Freedom Formula #1 (ADVANCE)


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Freedom Formula #1 (ADVANCE)


  • Words: Edmund Shern
  • Art: Chester Ocampo & Kai
  • Inks: N/A
  • Colors: Mr. B
  • Story Title: N/A
  • Publisher: Radical Comics
  • Price: $2.99
  • Release Date: Aug 6, 2008

Formula Infinity racing is the bread and circuses of a future era and caught up in it all is messenger Zee Faizer.

While one must admit that Radical Comics has certainly made a splash with their slick productions and splashy art, so far Freedom Formula suffers a bit from being too much like its name… formula. Writer Edmund Shern obviously has a background in science fiction and fantasy stories and movies because all of the usual clichés are here and we are treated to yet another variation on the Star Wars theme.

In a futuristic world the last great war was fought for "freedom" but now society has degenerated into corruption and the "haves" and the "have-nots". There are further splits between those who live in the humongous cities and those who live in the wastelands outside – scraping out a meager existence. Among those latter is Zee Faizer. Newly orphaned, Zee is looking to get out and get up in the world but he has one final duty – a last request from his father to deliver a data tape to an old friend in the city. Of course, that duty happens to coincide with the running of the immensely popular Formula Infinity race. Genetically altered pilots in exo-suits once built for combat and now designed for pure speed. Zee has a run-in that teaches him exactly why these suits are referred to as "Vicious Cycles" but that is nothing compared to the trouble his job for his father just might net him.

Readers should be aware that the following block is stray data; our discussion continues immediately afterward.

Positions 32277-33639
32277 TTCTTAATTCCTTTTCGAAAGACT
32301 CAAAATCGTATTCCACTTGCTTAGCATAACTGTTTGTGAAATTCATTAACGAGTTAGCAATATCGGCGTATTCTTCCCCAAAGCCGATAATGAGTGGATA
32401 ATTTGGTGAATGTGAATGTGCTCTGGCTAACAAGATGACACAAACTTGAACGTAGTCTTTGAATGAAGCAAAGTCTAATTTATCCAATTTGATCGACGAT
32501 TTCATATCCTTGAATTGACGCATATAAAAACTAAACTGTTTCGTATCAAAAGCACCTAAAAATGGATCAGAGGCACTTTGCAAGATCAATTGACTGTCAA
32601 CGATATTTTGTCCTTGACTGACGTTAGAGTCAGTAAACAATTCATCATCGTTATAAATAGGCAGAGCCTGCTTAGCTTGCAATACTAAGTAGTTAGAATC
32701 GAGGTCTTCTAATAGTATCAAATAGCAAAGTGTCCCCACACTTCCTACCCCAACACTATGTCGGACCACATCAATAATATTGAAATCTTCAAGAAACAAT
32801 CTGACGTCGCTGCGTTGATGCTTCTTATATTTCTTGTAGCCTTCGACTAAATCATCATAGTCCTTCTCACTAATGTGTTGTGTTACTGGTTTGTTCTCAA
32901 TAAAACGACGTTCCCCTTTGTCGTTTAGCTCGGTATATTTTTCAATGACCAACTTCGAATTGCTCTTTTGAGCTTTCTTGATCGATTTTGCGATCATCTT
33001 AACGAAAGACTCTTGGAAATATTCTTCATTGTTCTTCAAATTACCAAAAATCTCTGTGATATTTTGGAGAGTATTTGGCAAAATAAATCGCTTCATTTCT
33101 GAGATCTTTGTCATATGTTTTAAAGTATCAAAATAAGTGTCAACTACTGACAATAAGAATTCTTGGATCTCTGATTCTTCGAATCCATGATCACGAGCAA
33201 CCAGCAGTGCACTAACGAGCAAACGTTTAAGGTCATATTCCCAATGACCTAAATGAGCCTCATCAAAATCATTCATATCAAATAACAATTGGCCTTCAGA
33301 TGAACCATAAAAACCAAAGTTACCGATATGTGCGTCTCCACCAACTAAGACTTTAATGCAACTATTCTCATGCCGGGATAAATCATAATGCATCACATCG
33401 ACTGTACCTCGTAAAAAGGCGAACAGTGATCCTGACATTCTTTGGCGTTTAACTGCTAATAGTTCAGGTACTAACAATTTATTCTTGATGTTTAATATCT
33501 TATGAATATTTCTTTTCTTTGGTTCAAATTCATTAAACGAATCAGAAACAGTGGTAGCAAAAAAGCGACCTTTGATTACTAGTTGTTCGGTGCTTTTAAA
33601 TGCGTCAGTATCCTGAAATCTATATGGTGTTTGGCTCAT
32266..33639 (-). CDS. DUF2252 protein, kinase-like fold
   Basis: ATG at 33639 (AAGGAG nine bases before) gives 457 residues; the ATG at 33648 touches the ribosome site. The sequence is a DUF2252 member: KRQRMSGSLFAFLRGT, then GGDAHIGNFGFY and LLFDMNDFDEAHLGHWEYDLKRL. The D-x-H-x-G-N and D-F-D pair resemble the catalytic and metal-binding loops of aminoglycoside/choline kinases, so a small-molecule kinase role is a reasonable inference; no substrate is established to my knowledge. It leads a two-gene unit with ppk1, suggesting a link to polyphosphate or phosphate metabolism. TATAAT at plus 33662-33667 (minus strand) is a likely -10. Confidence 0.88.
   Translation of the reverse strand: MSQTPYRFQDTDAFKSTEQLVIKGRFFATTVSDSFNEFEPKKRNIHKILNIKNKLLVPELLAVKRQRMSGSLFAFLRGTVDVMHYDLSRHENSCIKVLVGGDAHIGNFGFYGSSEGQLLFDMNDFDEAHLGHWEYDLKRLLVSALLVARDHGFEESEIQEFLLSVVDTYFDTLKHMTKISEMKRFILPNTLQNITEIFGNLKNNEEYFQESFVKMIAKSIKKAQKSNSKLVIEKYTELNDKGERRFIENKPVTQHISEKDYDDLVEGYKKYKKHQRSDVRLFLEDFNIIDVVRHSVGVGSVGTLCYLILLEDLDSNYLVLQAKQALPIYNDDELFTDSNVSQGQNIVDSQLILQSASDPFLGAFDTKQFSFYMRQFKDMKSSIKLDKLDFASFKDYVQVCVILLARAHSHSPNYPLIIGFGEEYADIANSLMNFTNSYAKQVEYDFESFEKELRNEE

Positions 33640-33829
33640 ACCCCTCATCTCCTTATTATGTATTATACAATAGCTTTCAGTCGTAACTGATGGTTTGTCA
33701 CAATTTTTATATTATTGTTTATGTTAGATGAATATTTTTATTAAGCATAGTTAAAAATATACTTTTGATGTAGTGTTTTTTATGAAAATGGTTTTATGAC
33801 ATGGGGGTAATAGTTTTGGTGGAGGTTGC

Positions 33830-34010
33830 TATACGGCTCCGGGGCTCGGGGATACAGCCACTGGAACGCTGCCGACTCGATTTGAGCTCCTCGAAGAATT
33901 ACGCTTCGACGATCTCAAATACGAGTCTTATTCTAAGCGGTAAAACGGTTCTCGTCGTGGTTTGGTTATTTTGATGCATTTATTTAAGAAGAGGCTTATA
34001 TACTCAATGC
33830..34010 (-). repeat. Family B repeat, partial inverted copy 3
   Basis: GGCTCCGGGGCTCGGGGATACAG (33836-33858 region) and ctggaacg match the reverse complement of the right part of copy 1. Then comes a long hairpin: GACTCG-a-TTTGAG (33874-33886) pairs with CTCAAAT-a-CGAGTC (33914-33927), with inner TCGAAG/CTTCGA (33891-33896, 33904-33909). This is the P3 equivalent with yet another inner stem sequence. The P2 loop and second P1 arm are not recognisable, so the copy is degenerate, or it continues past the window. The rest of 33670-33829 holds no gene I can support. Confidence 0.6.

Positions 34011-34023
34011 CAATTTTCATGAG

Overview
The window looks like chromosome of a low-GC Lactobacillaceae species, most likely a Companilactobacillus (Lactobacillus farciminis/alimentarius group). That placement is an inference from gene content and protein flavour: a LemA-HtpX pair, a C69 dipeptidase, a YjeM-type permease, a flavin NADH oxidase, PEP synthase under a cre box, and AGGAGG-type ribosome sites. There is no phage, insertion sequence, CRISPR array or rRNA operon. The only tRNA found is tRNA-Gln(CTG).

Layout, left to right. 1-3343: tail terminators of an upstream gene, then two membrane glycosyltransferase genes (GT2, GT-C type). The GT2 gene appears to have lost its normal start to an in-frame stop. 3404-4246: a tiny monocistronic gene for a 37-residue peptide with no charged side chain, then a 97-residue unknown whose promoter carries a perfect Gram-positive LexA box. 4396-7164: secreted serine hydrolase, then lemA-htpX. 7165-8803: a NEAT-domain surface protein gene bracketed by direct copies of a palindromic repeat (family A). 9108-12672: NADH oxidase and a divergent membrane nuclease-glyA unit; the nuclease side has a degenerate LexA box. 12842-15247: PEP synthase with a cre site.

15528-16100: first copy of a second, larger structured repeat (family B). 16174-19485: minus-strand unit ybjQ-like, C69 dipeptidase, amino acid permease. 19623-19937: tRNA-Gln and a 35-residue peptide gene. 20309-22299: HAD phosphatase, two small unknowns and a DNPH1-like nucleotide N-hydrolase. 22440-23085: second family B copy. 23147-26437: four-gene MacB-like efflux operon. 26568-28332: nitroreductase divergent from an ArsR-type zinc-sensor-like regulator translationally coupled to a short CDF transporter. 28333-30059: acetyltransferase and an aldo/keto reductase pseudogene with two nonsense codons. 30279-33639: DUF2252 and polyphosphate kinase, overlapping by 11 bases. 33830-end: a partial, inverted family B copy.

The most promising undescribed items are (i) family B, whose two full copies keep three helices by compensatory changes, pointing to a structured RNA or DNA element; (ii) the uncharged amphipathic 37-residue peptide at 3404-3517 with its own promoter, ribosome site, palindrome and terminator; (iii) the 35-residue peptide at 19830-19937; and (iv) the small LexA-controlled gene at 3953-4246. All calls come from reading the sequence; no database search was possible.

Really, there is nothing new under the sun here. A young, orphaned, male lead stranded in a backwater town who dreams of fortune and glory. A quest to deliver a mysterious message, a government that is corrupt and oppressive, a run-in with a beautiful young woman and hints that said young man may have talents and abilities beyond those of ordinary mortals. George Lucas did not invent the tropes of Star Wars but he arguably gathered together all the disparate elements into one package and popularized them. As can be seen from the above, Shern so far does nothing to make Freedom Formula rise above its roots or stand out from the crowd of other copycats over the years. Shern’s writing is solid though and he keeps up a good pace for his plot throughout the issue. The Vicious Cycles themselves have an interesting look and have a good idea behind them although they are not enough of a hook to keep the reader interested.

The art, however, is stunning. Chester Ocampo and Kai know how to work with the computer art and coloring effects generated by Mr. B. The action sequences jump off the page with a 3-D intensity and the whole package isn’t just widescreen action – it’s IMAX in comic book form. Sometimes they do, however, succumb to the temptation to do too much and the art can become a bit too busy to follow the action. Overall, though, the whole package plunks the reader down into the middle of this world.

While there is nothing outwardly bad about Freedom Formula, there is too much in the first issue that fans of sci-fi have probably read or seen a hundred times before. The second issue needs to step up the game and either provide some new variations or else dig deeper into the psyches of the characters involved. If not then this title will end up being just another pretty face.

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